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Do We Really Need Responsive Web Design?

Published: Sep 24, 2013

By: Sanjay Ahuja,September 9, 2013

 

Responsive Web Design (RWD) is the talk of the town ever since the surge in ownership of smart devices. Almost every organization wants a mobile version of their website. Similarly, in the space of eLearning, organizations are allowing their employees to access content on mobile devices with various screen sizes and resolutions. A one code base with multiple outputs is a good approach.

But aren’t we all pushing it too much?

In some cases, we are blowing the whole philosophy of RWD out of proportion. For example, one of the attributes of RWD is that the content should support both the orientations on a tablet. But, do we need that feature? Is it going to enhance learning in anyway if it was an m-learning course? Did you ever feel a need to tilt your laptop to one side and expect the content to adjust accordingly before the existence of tablets?

People are increasingly making use of their smart devices to connect to the Internet to access content and thus, that makes RWD important. There is no doubt that there are numerous advantages to RWD, and it’s definitely an effective solution to providing an optimal user experience.

             

But, it’s also important for organizations to consider various factors including the cost of development before they commit to RWD. The biggest misconception around RD is that it is right for everybody. In reality, it entirely depends on an organization’s mobile strategy and that will determine whether they need RWD or they would rather have a separate mobile website. If RWD is what they need, then the next step is to carefully evaluate all the features of RWD, and then decide what is must for their organization and what all they can live without since all features may not be right for every organization (or every application). Remember that the development of RWD takes more time and is expensive, too.

Some of the things that you may want to consider while evaluating RWD:

  1. Your organization is not yet ready for RWD if the nature of your business is such that it requires different content for mobile and desktop probably due to differentiated experiences.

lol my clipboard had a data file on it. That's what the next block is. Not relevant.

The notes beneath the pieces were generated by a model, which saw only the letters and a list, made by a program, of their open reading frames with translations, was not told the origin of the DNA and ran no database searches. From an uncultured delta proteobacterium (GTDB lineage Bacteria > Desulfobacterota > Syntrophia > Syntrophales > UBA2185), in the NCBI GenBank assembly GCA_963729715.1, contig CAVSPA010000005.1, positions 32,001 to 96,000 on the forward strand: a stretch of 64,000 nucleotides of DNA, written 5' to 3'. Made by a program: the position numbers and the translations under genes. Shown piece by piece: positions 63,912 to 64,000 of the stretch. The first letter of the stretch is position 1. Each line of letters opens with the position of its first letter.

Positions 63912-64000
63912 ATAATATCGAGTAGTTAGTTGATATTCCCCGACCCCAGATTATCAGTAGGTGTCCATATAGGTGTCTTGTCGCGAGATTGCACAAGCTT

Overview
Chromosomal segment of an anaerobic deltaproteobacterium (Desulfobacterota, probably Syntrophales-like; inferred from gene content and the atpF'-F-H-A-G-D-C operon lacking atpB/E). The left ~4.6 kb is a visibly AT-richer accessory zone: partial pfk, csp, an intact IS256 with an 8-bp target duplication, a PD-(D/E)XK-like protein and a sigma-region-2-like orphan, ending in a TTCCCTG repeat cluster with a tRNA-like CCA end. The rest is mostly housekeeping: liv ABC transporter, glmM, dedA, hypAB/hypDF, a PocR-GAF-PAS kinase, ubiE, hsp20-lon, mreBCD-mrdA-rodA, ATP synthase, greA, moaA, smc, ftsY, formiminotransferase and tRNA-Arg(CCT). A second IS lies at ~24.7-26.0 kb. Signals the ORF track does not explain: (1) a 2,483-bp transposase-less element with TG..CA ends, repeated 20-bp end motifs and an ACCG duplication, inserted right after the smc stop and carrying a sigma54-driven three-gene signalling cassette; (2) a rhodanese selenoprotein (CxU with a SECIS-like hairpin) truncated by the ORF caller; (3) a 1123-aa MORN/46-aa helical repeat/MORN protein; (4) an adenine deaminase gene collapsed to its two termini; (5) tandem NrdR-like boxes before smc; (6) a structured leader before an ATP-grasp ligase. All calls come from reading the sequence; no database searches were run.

2. RWD development is expensive, but will save you substantially in the long run. For example if there is a need to update/add the content later, then you won’t have to change it for a mobile site separately as there is only one version of the content. Thus making maintenance easier and cost effective.
  3. If your organization wants all users to have a uniform experience whether they access the content on a PC or on a smart device, then RWD is the way to go. The same look and feel makes the content user-friendly to the learner, which otherwise may get confusing for the users if there were two versions.
  4. One school of thought advocates considering a separate mobile site that offers a scaled-down version of its content with its own unique web address (m.website). The key advantage to this approach is that these mobile specific sites perform very well in terms of speed. RWD’s response to this is that its design treats the CSS in such a way that it creates enough intelligence in the code that it’s able to determine the device size and adjust the content layout accordingly. This approach of device detection solves the problem of performance issues to a large extent.
  5. Due to the nature of your business, if your website has advertisements popping up then you may want to stay away from RWD unless those advertisements support RWD, too. RWD makes it hard to adjust the advertisement content as per the device.
  6. For an end user, RWD may mean automatic content adjustment as per the device. But there is a lot work involved and decisions taken at the time of design/development on how content will scale and shift as screen sizes vary. This requires very high-end visual, content and instructional experts. And, anything that is “high-end” means high cost, too.

The bottom-line is that if your organization is providing services/features that may not be available easily on mobile, then you may want to stay away from the RWD philosophy.

Instead, maintain a separate mobile site.

However, if you are looking for a uniform user experience on all devices, easy maintenance, economical in the long run (remember that the initial development cost is high), then you should embrace RWD. You could even adopt both: the RWD approach as well as maintain a separate mobile website. This depends on your organization’s mobile strategy.

Source:http://www.trainingindustry.com/learning-technologies/articles/do-we-really-need-responsive-web-design.aspx